I'm enjoying the summer. No courses, no homework, no studying, no tests, no worries. I've been spending my free time reading. First it was Mary Higgins Clark's "Where are the Children" which was her first novel. I thought it was good, but not great. Then there's Raymond Chandler's "The Long Goodbye" written in 1953. Now it's taken me two weeks to read it cause I'm hitting it about 5-6 pages at a time. The main character is Philip Marlowe, private eye. I listen to the old time radio versions of Philip Marlowe so I appreciate the character. In fact, because I am so well-versed with old time radio detective shows, these books are easy reads for me. I know the language. Nothing compares to how these actors delivered their lines...
The first time I laid eyes on Terry Lennox he was drunk in a Rolls-Royce Silver Wraith outside the terrace of The Dancers. The parking lot attendant had brought the car out and he was still holding the door open because Terry Lennox's left foot was still dangling outside, as if he had forgotten he had one. He had a young-looking face but his hair was bone white. You could tell by his eyes that he was plastered to the hairline, but otherwise he looked like any other nice young guy in a dinner jacket who had been spending too much money in a joint that exists for that purpose and for no other.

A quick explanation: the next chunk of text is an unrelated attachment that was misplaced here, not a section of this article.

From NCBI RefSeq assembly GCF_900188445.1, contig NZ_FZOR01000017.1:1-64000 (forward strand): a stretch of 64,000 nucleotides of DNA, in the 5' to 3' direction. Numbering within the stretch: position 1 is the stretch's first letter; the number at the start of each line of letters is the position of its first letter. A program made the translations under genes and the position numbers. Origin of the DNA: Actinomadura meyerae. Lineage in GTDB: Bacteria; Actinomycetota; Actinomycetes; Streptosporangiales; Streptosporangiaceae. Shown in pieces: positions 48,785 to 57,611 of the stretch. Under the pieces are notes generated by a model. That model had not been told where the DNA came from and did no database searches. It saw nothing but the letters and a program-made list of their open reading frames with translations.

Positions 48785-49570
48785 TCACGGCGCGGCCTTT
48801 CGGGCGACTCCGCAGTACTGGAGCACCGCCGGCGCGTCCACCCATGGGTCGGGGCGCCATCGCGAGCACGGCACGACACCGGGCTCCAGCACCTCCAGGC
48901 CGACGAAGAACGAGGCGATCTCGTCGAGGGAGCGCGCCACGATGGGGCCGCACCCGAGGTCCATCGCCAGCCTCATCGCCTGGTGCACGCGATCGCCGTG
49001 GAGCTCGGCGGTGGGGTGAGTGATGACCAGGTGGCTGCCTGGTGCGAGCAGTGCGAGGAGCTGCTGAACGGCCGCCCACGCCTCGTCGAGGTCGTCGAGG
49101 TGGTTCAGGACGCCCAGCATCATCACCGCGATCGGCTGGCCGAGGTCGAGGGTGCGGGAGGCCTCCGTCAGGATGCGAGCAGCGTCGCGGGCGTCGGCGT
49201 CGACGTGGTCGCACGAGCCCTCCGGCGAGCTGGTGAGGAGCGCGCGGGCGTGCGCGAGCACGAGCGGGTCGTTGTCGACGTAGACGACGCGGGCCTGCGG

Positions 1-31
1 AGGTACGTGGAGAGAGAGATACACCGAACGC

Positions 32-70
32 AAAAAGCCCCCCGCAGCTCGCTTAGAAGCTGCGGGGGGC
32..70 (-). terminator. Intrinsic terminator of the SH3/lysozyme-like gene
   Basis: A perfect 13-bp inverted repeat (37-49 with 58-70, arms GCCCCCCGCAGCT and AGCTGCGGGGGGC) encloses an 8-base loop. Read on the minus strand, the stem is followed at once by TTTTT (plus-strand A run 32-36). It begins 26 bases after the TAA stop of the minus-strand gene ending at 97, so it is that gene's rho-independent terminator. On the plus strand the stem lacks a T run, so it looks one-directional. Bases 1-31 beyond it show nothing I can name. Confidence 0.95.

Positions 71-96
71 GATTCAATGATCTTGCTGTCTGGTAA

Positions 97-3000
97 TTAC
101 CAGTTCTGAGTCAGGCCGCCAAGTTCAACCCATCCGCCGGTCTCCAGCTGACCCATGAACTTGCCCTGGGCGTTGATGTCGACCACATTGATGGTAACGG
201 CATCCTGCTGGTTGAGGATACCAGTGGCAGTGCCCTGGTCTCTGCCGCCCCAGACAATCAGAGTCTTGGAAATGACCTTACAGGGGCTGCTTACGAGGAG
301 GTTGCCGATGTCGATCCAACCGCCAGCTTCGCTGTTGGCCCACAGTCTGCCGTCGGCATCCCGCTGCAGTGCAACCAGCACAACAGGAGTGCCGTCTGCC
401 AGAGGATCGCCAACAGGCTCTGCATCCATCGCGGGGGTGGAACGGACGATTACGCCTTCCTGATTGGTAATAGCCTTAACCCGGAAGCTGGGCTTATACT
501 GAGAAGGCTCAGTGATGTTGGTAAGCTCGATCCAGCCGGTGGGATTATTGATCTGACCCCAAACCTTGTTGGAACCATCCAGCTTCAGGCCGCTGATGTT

There was a girl beside him. Her hair was a lovely shade of dark red and she had a distant smile on her lips and over her shoulders she had a blue mink that almost made the Rolls-Royce look like just another automobile. It didn't quite. Nothing can.
That's the opening of Raymond Chandler's "The Long Goodbye". Shows like Philip Marlowe, Sam Spade, Boston Blackie, Yours Truly Johnny Dollar---the actors were classic and the lines just flowed. There's nothing like these mystery/detective/suspense fiction of the 1940's and 50's.
Now if I can finish this book, I can begin the next!